And now some grandad jokes to keep you smiling in lockdown
Here’s the natural follow-up to our series of Dad Jokes designed to raise chuckles among readers during lockdown.
Members of the More Venerable Brigade confined to barracks feel the need to emphasise they have a keen sense of humour as well, not least when it comes to laughing at themselves.
So, full-time Cromer resident and storytelling legend in his own imagination, KEITH SKIPPER offers a selection of favourite Grandad Jokes picked up from kindred Norfolk spirits over the years.
(And the next chapter of Dad jokes will be with you soon!)
What do you call it when bunch of grandads clap? Menapplause
You know you’re getting on a bit when the bank sends your free calendar one month at a time.
Dear old grandad did the hokey-cokey. He put his left hip out - and it stayed out.
My grandad is extremely clever. He can have amnesia and déjà vu at the same time. He says: “I think I’ve forgotten this before”.
As my grandpa got older he realised there were only three styles for his hair – parted, un-parted and departed.
A bishop visited a small Norfolk village church to find a smaller than usual congregation. “Did you tell them I was coming?” he asked the ancient verger. “No, ole partner,” he replied. “But word must have got out somehow”.
Grandad is 97 but goes to the gym and asks if he can join aerobics classes. The instructor says: “I don’t think that’s a good idea” and looks him up and down. “Just how flexible are you?” Grandad smiles and replies “Oh, very - but I can’t do Thursday mornings”.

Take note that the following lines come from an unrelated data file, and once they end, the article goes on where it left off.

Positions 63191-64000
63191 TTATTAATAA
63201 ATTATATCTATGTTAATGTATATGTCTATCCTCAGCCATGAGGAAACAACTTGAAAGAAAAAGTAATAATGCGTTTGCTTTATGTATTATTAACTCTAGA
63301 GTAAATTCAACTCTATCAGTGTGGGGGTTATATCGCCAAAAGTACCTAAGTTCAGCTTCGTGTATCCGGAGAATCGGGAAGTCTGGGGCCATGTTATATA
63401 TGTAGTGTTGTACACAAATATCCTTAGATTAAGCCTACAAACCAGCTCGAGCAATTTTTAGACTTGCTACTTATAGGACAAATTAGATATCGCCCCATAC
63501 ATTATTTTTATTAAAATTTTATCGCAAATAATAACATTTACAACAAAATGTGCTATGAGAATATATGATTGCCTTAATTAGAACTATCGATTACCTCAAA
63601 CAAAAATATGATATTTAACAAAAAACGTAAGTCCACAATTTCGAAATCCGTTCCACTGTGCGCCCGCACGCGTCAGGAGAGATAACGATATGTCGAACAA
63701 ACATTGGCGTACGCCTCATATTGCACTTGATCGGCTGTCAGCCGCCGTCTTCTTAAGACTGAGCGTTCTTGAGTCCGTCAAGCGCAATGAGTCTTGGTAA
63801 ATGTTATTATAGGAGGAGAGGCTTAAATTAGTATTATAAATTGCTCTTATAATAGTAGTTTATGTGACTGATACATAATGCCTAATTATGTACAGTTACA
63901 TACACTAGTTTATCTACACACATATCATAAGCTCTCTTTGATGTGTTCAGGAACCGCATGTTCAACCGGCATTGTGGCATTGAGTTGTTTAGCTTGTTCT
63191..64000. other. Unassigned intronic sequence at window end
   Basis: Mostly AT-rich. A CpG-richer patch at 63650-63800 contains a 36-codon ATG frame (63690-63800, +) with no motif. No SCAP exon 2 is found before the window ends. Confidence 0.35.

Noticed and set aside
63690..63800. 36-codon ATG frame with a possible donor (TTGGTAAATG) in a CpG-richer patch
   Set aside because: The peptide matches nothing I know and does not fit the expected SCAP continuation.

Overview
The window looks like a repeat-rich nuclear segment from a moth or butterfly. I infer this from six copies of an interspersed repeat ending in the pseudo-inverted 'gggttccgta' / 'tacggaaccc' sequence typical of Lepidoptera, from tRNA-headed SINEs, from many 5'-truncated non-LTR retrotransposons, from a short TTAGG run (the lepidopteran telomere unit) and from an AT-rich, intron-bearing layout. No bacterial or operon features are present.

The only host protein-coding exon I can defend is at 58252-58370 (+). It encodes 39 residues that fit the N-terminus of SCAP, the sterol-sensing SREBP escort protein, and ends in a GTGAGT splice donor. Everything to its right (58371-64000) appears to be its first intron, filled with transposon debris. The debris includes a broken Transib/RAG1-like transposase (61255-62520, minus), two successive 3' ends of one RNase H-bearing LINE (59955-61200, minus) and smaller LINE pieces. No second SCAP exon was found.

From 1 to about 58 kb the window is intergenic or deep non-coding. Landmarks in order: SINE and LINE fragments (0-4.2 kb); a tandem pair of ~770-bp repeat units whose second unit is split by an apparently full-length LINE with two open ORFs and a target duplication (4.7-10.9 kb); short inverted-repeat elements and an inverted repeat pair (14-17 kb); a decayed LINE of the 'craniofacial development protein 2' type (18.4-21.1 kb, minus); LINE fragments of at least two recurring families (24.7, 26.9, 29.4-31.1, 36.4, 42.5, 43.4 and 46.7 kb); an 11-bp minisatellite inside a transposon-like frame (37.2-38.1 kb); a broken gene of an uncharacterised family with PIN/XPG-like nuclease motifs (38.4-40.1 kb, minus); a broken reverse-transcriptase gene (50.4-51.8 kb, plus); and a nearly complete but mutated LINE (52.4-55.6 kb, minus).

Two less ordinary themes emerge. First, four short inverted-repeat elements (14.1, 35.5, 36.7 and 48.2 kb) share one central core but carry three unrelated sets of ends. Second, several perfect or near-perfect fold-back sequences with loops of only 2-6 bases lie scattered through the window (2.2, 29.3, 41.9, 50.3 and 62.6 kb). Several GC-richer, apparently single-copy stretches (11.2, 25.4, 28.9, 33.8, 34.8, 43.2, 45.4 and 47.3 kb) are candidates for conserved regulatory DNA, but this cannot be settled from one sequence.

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My grandad is a bit forgetful but still likes to give me advice. One day he took me aside – and left me there.
Must be getting old. I like to sleep with my bedside lamp on. My missus reckons I’m mad. I don’t see why. I think it makes a great hat.
First old man: “My memory’s very short. Would you mind telling me your name again?”. Second old man: “How soon do you need to know?”
Veteran tripper on Cromer beach: “If you roll up your trousers and stand by the sea, it sounds just like putting a shell to your ear”.
My crusty old grandad walked into a bakery and asked for a book on wrong places.
That’s nothing. My grandad was so stubborn that when he died he left a won’t.
Experience can be a wonderful thing. It enables you to recognise a mistake when you make it again.
My grandpa was so worried he went on holiday to forget everything. And when he opened his suitcase - he found he had.
Another way of telling you are getting old .. you sit in the rocking-chair – and you can’t get it to go.
Two old Norfolk boys are mardling in the pub. “What are you up to these days to keep fit?” asks Jack. “Oh, I’m still playing wartime golf,” says Jim. “What on earth’s that?” “You know – out in 39, back in 45”.
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